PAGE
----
Staring out of more than 50 portraits spread across a sprawling third-floor gallery, Frida Kahlo’s intense gaze greets visitors to the Textile Museum of Canada in Toronto.
But an unseen face on the other side of the camera looms just as large. Nickolas Muray was the Hungarian-born Jew who photographed Kahlo for over a decade in New York, Paris and Mexico City.
And as “Frida Kahlo: Through the Lens of Nickolas Muray” makes clear, he was also her lover, sounding board, intellectual sparring partner, and moral — and occasionally financial — supporter.
“It was an open secret during the time they were off-and-on intimate,” Mimi Muray-Levitt, the photographer’s daughter, told the Forward by email from Utah, where she now lives. “When Frida divorced Diego [Rivera] in 1939, my father thought Frida would marry him. But when she remarried Diego in 1940, he ended their intimate relationship and continued with her as friends.” Muray, who had been married and divorced, met and married his fourth wife, Peggy Muray, in 1942.
The exhibition’s genteel surface — it pairs Muray’s portraits with Mexican textiles typical of the period — hints at the pair’s torrid intimacy, according to Muray-Levitt.
“In 1938, at the height of their affair, Kahlo painted ‘Xochitl,’ which in the Nahuatl language means ‘flower’ and ‘something delicate,’” said Muray-Levitt, the manager of the Nickolas Muray Photo Archives, which licenses the late photographer’s images. “It is a painting of a flower composed of a stylized vagina receiving a penis from above. Muray’s private name for Kahlo was Xochitl, which he used in letters to her and she, referring to herself, in letters to him. Interestingly, Kahlo’s most famous portrait was made by Muray, and Muray’s most famous portrait is the same photo.”
Artistically, the couple generated equally intense heat, according to Sarah Quinton, the Textile Museum of Canada’s curatorial director and a curator of the show. “In terms of his bringing out her drama, the theater in how she wanted to be presented, her presence itself as a work of art — that’s where they brought each other out,” Quinton said. “He as a wizardly portrait photog, she as an exquisite specimen. That’s where there were sparks.”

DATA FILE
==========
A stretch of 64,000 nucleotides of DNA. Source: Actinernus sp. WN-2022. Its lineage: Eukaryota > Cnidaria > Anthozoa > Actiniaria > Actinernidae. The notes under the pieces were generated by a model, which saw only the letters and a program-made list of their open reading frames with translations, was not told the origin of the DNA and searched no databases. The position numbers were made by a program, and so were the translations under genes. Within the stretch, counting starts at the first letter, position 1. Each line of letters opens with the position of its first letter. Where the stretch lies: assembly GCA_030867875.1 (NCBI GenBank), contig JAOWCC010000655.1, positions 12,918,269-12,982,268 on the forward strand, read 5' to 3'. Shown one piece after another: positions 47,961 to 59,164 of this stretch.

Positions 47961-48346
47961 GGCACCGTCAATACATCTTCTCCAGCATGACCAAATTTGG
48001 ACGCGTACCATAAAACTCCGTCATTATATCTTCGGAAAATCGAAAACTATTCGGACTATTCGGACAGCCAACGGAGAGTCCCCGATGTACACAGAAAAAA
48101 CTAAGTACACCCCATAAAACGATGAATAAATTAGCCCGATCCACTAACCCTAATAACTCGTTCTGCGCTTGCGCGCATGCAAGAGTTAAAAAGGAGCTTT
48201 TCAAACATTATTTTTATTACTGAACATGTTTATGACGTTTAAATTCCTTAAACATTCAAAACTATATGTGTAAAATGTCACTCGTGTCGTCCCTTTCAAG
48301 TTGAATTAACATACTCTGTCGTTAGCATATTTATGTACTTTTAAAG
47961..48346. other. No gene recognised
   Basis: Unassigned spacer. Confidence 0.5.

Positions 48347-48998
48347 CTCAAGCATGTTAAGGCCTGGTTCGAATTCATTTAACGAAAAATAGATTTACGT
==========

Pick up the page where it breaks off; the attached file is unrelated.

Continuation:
Nickolas Muray was born Miklós Mandl in Szeged, Hungary in 1892, according to the official Nickolas Muray website. “Although his name appears in the Book of Birth Registration of the Jewish Community, he was not given a Jewish name,” the site notes.
Two years later, in 1894, Nickolas Muray’s postal worker father Samu Muray moved the family to Budapest in search of work and education opportunities. But the move proved harsh for young Nickolas. “Repeatedly humiliated by rampant anti-Semitism, he resented being denied, for being Jewish, opportunities given other boys,” the site notes. “He decided as a boy that he would one day see the world, and never be confined to the limitations imposed upon him by an unfair society.”
Levitt-Muray said her father never talked about that experience, but it seemed to scar him; Jewishness was largely absent from his adult life for fear “that Nazism would arrive in America. He feared for my mother and his children,” she said.
Muray emigrated to the U.S. in 1913, “armed with $25, a 50-word Esperanto dictionary, and an unrelenting determination.” Settling in New York, he managed to land a job doing engraving and color separation at a Brooklyn printing plant; in the meantime, he took English classes at night — “eager to leave behind any trace of his accent” — and declared himself an atheist.